Be it possums, snakes or even bats, we strive to make sure wildlife gets a chance to leave before demolition begins. In the event the wildlife doesn’t leave, we always contact the appropriate wildlife services so animals can be safely removed.

The Demolition Process Gives Animals A Chance

During the demolition process a house is taken apart in stages. First stripped of cladding and roof tiles before any heavy machinery is brought in. This helps to give any animals calling the house home time to flee to nearby shelter before the demolition begins in earnest.

Having said this. if you would like to check for, or rehouse, any possums or other animals living in the roof and other cavities, the first step is to identify whether that resident in your roof is a possum as opposed to other animals such as rats, mice, bats, birds or even snakes.

The Common Brush-tail Possum is the most populous possum species in Australia.

Generally found in woodlands and open forests, they most commonly make their homes in the hollow limbs of trees. However, due to urbanisation, these little creatures can often be found living in close quarters with humans.

They’re generally about the size of a cat, Common Brush-tail Possums have dense fur that varies in colour from light to dark grey on their backs, and a creamy colour on their undersides. The easiest way to identify Common Brush-tail Possums is by their black bushy tail and long ears.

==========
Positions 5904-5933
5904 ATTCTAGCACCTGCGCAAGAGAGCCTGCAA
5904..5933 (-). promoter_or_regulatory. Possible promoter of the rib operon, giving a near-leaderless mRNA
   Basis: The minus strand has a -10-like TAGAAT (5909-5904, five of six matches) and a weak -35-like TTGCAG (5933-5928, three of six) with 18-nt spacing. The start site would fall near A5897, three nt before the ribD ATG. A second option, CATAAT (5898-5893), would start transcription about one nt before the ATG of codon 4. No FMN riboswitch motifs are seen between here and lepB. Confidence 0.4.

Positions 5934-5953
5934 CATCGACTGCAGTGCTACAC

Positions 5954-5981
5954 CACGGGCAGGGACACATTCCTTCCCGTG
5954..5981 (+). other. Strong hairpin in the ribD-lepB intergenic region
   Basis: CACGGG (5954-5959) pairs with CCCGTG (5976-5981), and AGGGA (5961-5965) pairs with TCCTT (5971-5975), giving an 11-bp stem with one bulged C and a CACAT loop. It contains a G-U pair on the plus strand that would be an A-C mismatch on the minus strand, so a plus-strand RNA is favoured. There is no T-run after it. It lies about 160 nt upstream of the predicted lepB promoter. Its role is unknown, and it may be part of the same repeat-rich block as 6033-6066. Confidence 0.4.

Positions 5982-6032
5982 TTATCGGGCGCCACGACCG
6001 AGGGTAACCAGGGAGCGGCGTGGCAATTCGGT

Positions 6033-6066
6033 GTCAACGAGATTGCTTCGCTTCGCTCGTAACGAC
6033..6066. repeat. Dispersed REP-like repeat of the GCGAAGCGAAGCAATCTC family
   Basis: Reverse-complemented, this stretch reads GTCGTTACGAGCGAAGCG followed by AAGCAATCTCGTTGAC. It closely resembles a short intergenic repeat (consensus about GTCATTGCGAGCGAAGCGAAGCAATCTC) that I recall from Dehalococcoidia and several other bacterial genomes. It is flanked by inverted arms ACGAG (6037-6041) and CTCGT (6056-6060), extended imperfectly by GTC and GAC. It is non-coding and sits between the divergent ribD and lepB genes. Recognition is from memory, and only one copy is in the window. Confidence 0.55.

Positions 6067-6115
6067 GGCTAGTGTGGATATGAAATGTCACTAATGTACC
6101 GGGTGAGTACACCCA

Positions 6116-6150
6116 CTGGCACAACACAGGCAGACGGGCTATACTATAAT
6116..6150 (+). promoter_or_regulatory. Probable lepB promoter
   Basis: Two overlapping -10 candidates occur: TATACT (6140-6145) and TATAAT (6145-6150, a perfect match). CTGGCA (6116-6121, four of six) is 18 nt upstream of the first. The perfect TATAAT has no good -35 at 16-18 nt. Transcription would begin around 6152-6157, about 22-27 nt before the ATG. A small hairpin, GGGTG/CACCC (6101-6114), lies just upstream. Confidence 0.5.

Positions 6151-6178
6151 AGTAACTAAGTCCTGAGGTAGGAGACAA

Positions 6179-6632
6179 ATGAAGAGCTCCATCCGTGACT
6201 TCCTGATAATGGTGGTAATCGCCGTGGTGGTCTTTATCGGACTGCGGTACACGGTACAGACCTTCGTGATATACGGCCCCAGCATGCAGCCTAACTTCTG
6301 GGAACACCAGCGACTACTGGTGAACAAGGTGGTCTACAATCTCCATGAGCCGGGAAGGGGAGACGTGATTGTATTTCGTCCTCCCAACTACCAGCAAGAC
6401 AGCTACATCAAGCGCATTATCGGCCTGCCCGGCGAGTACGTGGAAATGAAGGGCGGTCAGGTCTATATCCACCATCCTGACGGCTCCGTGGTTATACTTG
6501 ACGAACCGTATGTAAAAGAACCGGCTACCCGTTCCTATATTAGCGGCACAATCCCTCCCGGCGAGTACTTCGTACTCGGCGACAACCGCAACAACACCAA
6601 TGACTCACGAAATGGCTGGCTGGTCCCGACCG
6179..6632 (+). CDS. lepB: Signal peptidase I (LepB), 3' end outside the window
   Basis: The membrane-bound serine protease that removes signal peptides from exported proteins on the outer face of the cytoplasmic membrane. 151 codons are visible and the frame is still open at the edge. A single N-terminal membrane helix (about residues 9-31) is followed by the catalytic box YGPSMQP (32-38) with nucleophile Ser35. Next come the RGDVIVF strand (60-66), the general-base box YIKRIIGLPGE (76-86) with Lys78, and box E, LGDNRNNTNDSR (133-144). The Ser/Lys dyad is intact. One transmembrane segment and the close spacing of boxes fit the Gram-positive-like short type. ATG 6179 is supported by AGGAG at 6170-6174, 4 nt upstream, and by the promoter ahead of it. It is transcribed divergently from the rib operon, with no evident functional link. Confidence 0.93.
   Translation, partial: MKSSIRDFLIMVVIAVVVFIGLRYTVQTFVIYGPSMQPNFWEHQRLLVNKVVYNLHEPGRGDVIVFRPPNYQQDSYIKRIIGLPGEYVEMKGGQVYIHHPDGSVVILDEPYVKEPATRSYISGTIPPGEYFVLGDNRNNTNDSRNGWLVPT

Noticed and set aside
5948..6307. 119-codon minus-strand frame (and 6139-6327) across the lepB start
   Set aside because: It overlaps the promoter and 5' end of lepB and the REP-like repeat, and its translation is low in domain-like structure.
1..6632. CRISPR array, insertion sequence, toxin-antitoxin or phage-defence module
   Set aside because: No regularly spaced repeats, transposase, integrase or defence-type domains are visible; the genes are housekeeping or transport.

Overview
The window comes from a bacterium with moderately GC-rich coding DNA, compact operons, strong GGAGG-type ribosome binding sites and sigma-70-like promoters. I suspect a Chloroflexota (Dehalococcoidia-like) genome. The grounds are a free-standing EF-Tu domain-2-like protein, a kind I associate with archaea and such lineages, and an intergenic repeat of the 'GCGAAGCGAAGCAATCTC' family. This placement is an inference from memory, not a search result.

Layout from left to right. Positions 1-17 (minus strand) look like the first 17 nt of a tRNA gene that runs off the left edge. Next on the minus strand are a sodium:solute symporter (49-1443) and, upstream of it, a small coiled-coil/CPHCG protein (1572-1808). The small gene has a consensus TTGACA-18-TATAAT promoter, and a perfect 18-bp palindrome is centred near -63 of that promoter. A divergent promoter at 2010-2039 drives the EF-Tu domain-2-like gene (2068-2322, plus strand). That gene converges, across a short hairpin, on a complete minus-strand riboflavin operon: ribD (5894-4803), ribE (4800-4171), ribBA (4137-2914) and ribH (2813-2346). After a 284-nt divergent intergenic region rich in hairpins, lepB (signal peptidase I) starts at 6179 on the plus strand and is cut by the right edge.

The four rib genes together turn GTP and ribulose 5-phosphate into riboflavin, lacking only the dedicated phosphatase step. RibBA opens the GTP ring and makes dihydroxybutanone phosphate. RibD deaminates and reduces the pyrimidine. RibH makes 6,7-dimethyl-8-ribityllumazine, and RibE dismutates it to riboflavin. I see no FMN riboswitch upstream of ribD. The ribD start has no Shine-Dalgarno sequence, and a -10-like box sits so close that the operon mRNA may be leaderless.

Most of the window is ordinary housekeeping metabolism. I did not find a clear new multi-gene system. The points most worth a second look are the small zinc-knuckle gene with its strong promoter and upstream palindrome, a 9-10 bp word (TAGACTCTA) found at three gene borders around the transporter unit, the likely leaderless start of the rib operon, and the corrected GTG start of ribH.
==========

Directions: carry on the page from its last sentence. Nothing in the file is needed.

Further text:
Common Ringtail Possums are also a very common sight throughout Australia.

They’re generally around the size of a large rabbit, they are slightly smaller than the Brush-tail possum. Ringtail Possums are identifiable by their light grey and reddish-brown fur, along with their long, white-tipped tails which are used to hold onto things. When these possums aren’t clutching onto something with their tails, they often carry them in a curl shape that looks like a ring, hence the name.

Both Common Ringtail possums and Common Brush-tail possums are nocturnal and like to live in roof cavities due to a reduction in natural habitats. Possums are territorial creatures, so when thinking about demolishing your house it is a good idea to wait until the demolition is close to getting under way before removing your resident possum. Not only because the possum will try to return, but also because, even if he doesn’t, a new possum is likely to quickly move into the vacated territory.

It’s important to remember that relocating possums too far from their territory is illegal as the possums have a slim chance of survival. They need to be rehoused nearby, preferably in a tree or garden away from roofs.

Rats and mice are very common in urban areas and can easily be mistaken for possums unless observed.

The easiest way to do this is by accessing the roof space and looking for droppings, possum nests, and sleeping possums. As mentioned previously, possums are nocturnal so they tend be active at night.

They make heavy thumping noises as opposed to the softer pitter patter sound made by rats and mice. You can also listen for coughing and hissing noises that are somewhat unique to possums.

Another approach you can take is to sprinkle flour around the manhole opening. A possum’s footprints will be larger than that of rats or mice.

If you would like any more information or would like us to provide a free quote for a project, please get in touch.